Sleet: Selected Stories

by Stig Dagerman
translated by Steven Hartman
reviewed by Ross Barkan
August 12, 2014

When Stig Dagerman shuttered his garage doors and left his car engine running, he was just thirty-one. But Dagerman, who has been dead now for six decades, left behind the oeuvre of a writer twice his age: four novels, several plays, poetry, and a work of singular journalism. Remembered by bookish Scandinavians, Dagerman is lost to history abroad, unknown even to one of the recipients of the Swedish prize that bears his name. At his peak, he was likened to a Swedish Faulkner and Camus, penning searing novels while reporting from a war-ravaged Germany in his early twenties before succumbing to depression and suicide.

In Sleet, Dagerman’s most recent collection of short stories translated by Steven Hartman, melancholia threatens to derail whatever victories, large or small, are won. Knut, an alcoholic womanizer rejected by his prudish and striving family, rambles boozily through the last story in the collection, “Where’s My Icelandic Sweater?” Swearing, drinking, and failing, he gets drunk on the night before his beloved father’s funeral, fulfilling the lowest expectations of his siblings and in-laws. “And so you ask Lydia one more time,” he says of his smug sister. “‘Where’s my Icelandic sweater?’ But it’s too late. A second later and you’re out of reach, deep down under, where you don’t hear nothing and there ain’t no understanding.” Knut is a trash collector, one of Dagerman’s many downtrodden protagonists, portrayed here in an unadorned, naturalist style that is a departure from some of the writer’s other works.

In the delicately brutal story “The Stockholm Car,” a group of farm boys watch as a luxurious automobile from the city rumbles through their backwoods and scratches the horn of a heifer. Rather than castigate the boys, the rich driver and his pretty daughter simply ignore them: “What terrifies us most of all,” the narrator recalls, is that the Stockholmer, “won’t even acknowledge us, that somehow we don’t really exist.” Their fears are confirmed when the car speeds away and the farm boys are left with “all our longing and shame.”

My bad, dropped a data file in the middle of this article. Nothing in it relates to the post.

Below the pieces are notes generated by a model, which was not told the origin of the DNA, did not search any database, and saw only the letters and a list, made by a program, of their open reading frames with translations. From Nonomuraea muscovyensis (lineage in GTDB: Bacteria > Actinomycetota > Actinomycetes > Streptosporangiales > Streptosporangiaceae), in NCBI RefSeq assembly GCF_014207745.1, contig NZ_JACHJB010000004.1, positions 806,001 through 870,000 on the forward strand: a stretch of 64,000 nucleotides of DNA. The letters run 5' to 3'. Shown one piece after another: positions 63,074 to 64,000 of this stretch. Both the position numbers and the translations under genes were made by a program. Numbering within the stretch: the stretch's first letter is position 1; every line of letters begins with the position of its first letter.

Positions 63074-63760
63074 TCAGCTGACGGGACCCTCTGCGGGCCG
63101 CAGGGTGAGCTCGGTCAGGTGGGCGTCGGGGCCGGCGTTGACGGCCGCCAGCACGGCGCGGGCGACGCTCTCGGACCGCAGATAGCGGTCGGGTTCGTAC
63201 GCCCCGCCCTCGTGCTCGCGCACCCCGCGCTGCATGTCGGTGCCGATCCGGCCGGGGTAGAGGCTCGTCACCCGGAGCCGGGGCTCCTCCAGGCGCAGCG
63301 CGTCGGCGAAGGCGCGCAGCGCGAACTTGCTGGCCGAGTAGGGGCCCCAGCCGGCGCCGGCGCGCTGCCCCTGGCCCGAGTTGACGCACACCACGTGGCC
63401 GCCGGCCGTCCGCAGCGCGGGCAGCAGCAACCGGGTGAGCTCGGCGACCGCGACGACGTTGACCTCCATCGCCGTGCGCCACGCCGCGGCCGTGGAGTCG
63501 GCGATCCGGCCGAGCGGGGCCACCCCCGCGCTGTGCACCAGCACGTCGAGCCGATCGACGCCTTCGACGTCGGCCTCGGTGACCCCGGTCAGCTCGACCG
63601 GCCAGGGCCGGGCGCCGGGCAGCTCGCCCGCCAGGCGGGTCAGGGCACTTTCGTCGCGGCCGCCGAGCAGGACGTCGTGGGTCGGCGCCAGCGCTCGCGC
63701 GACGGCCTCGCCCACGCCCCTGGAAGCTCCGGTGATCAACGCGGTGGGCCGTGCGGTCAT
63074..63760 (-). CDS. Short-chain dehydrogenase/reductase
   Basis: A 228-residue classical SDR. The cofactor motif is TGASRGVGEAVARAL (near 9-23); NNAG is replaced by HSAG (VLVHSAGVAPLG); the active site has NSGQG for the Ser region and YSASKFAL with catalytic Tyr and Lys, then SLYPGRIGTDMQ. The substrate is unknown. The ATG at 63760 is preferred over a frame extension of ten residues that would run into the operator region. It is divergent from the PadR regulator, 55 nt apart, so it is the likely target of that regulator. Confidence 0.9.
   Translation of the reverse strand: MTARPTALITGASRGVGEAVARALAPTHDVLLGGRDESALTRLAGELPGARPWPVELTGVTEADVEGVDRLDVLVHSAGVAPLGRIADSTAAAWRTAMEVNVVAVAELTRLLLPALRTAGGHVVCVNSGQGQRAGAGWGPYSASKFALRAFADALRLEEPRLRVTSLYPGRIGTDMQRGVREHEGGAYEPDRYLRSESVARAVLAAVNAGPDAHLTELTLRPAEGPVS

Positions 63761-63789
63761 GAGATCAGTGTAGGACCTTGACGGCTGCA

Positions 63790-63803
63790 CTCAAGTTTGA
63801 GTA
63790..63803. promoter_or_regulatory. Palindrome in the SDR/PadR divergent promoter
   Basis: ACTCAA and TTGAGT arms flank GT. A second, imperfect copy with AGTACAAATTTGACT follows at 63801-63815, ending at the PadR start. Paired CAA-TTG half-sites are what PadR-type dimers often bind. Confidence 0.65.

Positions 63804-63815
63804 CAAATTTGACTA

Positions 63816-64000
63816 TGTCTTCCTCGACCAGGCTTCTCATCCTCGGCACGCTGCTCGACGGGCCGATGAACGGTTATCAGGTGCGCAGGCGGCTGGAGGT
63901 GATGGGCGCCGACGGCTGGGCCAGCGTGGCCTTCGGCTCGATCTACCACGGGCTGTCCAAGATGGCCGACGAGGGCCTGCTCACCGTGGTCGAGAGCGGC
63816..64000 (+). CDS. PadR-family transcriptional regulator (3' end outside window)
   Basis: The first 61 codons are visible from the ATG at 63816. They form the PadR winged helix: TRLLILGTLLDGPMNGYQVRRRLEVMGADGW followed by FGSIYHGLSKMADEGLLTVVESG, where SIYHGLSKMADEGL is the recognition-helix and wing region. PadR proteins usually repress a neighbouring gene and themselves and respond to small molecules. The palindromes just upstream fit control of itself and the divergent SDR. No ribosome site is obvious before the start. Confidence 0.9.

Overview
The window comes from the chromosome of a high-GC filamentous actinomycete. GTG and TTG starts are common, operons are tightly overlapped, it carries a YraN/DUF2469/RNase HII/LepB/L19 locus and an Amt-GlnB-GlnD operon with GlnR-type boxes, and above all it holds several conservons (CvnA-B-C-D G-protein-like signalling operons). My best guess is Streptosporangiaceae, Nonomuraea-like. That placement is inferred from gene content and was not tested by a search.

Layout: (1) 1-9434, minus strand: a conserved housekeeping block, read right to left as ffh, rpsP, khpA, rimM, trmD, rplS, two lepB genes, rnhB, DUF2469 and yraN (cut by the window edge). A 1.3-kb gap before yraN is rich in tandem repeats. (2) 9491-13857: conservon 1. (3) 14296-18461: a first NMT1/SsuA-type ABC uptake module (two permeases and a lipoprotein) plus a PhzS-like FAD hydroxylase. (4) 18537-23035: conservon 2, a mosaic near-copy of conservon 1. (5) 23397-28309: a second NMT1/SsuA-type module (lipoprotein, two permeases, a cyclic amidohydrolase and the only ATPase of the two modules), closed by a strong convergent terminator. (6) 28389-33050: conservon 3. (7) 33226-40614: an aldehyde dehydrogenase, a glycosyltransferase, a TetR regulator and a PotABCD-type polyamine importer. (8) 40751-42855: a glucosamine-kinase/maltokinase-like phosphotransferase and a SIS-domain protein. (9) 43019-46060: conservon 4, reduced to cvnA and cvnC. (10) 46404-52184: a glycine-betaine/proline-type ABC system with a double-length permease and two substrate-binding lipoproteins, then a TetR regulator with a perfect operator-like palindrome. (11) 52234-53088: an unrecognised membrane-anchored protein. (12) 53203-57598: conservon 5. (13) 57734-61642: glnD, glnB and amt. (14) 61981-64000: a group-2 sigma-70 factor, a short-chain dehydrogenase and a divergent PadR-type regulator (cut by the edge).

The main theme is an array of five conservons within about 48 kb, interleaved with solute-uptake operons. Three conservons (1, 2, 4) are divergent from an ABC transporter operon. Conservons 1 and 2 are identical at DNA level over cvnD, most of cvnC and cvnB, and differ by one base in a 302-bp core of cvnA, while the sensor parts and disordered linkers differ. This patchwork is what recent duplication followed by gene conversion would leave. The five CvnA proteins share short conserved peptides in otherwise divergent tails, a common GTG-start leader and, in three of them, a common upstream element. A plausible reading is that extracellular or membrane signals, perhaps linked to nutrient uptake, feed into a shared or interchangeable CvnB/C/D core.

Even though World War Two is never mentioned, its shadow is inescapable in these stories. Dagerman did not see combat but he reported on the plight of the German civilians who, in the wake of the Allies’ victory, were left with their own ruins and without the spoils of war. Empathy for everyone caught between history’s bloody teeth pervades his work. The most familiar motif of war-scarred fiction, that of innocence lost, threads Dagerman’s cinematic scenes, emerging most viscerally in “In Grandmother’s House.”

In this story, a boy living in the country with his grandparents confronts the overwhelming silence of his house. When his grandmother explains that no true silence exists, he tries to hear the silence the way she does, but fails, instead making up sounds to distract her. Finally, he tells her he hears soldiers. “‘Soldiers,” he had said triumphantly. Because in that moment he knew why she was shaking. She was afraid. She was afraid because she couldn’t hear what he heard.” Redemption is ultimately found, but the message in Dagerman’s uneasy universe is clear enough: in the gaps that lie between understanding, the evil still lurks.

Critics often find fault with Dagerman’s earnestness. There’s an overwrought, lugubrious quality to some of his writing: children cry, mothers keen, and the maudlin set pieces—drunken fathers, provincial townspeople—stay in full rotation. But even here, Dagerman is more than redeemable. As he shows in a story about a dispirited boy named Håkan, who grows into a downtrodden, adolescent mailman, a child’s despair is always poignant. That outsized and world-devouring fear you can know when you’re young, Dagermans suggests, is no less relevant when time has erected a buffer between it and adulthood. Perspective, whatever that truly means, does not dull pain.

To the more than sixty million slaughtered on all sides of the war, blood was blood and death was death. A German mother, Dagerman understood, could grieve as desperately as a British mother. Your sadness is yours—geopolitical whims, bank accounts or dates of birth be damned.